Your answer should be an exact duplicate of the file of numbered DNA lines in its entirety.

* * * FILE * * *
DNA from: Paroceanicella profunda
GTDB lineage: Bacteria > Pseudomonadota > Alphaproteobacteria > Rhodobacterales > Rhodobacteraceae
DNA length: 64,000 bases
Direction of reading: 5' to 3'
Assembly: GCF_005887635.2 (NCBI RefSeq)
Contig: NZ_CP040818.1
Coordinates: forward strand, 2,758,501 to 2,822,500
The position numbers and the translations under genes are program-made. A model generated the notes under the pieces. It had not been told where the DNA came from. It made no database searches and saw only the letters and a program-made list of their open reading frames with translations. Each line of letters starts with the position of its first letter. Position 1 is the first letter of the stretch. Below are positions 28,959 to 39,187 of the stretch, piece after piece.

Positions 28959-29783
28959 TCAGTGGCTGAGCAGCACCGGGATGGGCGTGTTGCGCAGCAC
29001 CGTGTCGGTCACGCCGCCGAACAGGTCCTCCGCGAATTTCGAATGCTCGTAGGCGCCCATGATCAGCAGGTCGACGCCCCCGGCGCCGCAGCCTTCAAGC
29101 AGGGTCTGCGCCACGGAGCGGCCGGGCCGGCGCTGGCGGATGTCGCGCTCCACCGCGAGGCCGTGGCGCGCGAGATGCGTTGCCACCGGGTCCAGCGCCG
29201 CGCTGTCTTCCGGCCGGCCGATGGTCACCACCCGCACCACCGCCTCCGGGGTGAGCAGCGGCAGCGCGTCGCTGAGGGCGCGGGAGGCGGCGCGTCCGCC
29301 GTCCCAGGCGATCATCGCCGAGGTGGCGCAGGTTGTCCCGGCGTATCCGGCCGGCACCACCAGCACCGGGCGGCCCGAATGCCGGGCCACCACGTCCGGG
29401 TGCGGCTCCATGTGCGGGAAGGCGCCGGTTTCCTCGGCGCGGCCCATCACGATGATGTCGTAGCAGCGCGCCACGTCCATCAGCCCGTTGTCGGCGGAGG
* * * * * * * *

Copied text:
DNA from: Paroceanicella profunda
GTDB lineage: Bacteria > Pseudomonadota > Alphaproteobacteria > Rhodobacterales > Rhodobacteraceae
DNA length: 64,000 bases
Direction of reading: 5' to 3'
Assembly: GCF_005887635.2 (NCBI RefSeq)
Contig: NZ_CP040818.1
Coordinates: forward strand, 2,758,501 to 2,822,500
The position numbers and the translations under genes are program-made. A model generated the notes under the pieces. It had not been told where the DNA came from. It made no database searches and saw only the letters and a program-made list of their open reading frames with translations. Each line of letters starts with the position of its first letter. Position 1 is the first letter of the stretch. Below are positions 28,959 to 39,187 of the stretch, piece after piece.

Positions 28959-29783
28959 TCAGTGGCTGAGCAGCACCGGGATGGGCGTGTTGCGCAGCAC
29001 CGTGTCGGTCACGCCGCCGAACAGGTCCTCCGCGAATTTCGAATGCTCGTAGGCGCCCATGATCAGCAGGTCGACGCCCCCGGCGCCGCAGCCTTCAAGC
29101 AGGGTCTGCGCCACGGAGCGGCCGGGCCGGCGCTGGCGGATGTCGCGCTCCACCGCGAGGCCGTGGCGCGCGAGATGCGTTGCCACCGGGTCCAGCGCCG
29201 CGCTGTCTTCCGGCCGGCCGATGGTCACCACCCGCACCACCGCCTCCGGGGTGAGCAGCGGCAGCGCGTCGCTGAGGGCGCGGGAGGCGGCGCGTCCGCC
29301 GTCCCAGGCGATCATCGCCGAGGTGGCGCAGGTTGTCCCGGCGTATCCGGCCGGCACCACCAGCACCGGGCGGCCCGAATGCCGGGCCACCACGTCCGGG
29401 TGCGGCTCCATGTGCGGGAAGGCGCCGGTTTCCTCGGCGCGGCCCATCACGATGATGTCGTAGCAGCGCGCCACGTCCATCAGCCCGTTGTCGGCGGAGG